(3.) That they had given every proof possible that they did not seek glory from men, and that their aims were not selfish. They were willing to have imparted, not the gospel only, but also their own lives; and to show that they had had no selfish aim while with them, they had supported themselves by the labour of their own hands, 1 Thessalonians 2:6-9.

(4.) That so far from not feeling any interest in them, he had repeatedly sought to visit them, but had in every instance been prevented, 1 Thessalonians 2:17,18 and,

(5.) that, since he was prevented from going to them, he had submitted to the personal sacrifice of parting with Timothy at Athens, and of being left alone there, in order that he might go to them and comfort their hearts, 1 Thessalonians 3:1,2.

(7.) In common with other churches, gathered in part or in whole from the heathen, they were in danger of falling into the sins to which they had been addicted before their conversion; and one object of the first epistle is, to put them on their guard against the leading vices to which they were exposed, 1 Thessalonians 4:1-7.

(8.) It would seem, also, that there were some in the church who had a spirit of insubordination towards their religious teachers, and who, under pretence of edifying others, were guilty of disorder. To correct this was also one object of the epistle, 1 Thessalonians 5:12-14.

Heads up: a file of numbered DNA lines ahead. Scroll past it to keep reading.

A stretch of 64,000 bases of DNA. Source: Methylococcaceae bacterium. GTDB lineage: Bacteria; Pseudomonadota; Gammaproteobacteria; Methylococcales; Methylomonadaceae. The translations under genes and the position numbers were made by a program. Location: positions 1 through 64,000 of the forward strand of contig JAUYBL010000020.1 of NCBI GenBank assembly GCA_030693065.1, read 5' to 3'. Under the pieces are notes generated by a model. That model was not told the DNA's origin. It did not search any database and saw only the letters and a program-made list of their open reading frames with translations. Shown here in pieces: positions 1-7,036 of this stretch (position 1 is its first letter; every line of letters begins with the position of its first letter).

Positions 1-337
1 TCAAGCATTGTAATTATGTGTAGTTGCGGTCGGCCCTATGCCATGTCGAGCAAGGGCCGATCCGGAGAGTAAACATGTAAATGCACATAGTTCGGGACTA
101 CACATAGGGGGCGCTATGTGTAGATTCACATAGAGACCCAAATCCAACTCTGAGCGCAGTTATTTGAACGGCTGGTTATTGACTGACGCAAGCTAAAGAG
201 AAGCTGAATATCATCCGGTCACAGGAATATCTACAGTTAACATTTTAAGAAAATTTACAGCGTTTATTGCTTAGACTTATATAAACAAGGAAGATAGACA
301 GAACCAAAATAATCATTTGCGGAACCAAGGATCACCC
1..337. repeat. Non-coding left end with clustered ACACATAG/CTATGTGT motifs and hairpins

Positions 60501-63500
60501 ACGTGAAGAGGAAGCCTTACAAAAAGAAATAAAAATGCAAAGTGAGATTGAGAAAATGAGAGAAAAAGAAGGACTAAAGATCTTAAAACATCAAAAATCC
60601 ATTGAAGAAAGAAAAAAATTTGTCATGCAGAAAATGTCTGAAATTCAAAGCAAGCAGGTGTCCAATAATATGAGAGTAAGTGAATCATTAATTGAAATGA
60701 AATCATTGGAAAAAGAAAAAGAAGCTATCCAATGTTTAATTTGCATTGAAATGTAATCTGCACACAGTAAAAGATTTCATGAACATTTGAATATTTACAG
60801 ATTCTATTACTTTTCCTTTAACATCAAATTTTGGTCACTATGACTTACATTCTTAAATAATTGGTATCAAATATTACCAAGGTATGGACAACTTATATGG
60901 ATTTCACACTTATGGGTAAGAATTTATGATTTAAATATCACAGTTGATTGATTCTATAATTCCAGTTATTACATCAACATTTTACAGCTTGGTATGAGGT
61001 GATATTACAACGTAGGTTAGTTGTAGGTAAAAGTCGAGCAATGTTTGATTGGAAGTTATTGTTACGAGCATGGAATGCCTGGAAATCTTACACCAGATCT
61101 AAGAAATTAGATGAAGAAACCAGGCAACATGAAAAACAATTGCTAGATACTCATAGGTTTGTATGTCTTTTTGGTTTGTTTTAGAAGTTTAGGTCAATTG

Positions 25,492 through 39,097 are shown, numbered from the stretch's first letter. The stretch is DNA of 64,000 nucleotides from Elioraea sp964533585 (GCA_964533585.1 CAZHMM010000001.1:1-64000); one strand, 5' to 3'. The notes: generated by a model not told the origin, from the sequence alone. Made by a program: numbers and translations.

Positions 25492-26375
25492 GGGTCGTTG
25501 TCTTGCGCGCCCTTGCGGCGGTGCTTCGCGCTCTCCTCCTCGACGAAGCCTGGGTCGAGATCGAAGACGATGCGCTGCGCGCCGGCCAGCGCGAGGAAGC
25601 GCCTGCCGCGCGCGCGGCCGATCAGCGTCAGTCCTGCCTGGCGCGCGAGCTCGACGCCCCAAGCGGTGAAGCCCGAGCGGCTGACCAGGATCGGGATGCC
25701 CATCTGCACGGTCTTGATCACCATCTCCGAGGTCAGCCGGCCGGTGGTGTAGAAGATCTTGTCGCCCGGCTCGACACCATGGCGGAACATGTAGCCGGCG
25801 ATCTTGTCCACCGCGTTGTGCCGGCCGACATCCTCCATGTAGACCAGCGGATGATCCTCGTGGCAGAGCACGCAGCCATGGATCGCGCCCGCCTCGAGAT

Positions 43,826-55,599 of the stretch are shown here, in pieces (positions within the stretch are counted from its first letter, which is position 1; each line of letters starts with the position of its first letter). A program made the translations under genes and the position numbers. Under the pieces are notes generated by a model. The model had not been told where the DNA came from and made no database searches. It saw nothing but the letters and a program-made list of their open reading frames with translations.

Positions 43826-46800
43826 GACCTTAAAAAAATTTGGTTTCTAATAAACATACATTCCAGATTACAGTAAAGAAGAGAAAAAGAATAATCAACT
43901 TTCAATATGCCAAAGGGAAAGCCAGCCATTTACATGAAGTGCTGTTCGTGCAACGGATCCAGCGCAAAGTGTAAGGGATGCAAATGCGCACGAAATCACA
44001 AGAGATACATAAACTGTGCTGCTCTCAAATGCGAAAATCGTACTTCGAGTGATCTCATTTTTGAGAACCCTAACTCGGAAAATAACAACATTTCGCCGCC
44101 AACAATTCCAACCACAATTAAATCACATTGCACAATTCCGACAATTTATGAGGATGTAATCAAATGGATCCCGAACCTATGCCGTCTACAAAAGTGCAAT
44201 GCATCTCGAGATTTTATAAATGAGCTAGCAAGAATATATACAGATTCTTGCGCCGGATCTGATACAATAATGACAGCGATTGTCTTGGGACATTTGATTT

From these views, the design of this epistle, and also of the second epistle to the same church, which seems to have been written soon after this, will be apparent. They were the effusions of warm attachment towards a church which the apostle had founded, but from which he had been soon driven away, and which he had been prevented from revisiting when he had earnestly desired it. They are filled with expressions of tender regard; they remind the members of the church of the ardour with which they had at first embraced the gospel; caution them against the dangers to which they were exposed; commend them for their fidelity hitherto, and encourage them in their trials and persecutions. They present some most interesting views of the nature of the gospel, and especially contain statements about the resurrection of the saints, which are not found elsewhere in the New Testament, and views in relation to the great apostasy, and the "man of sin," which demonstrate that the writer was inspired, and which are of inestimable importance in guarding the true church from the power of Antichrist. No one could have drawn the picture of the Papacy in the second chapter of the second epistle, who was not under the inspiration of the Holy Ghost; and no true Christian can be sufficiently grateful that the apostle was thus inspired to reveal the features of that great apostasy, to put the church on its guard against the wiles and the power of him, who "exalteth himself above all that is called God."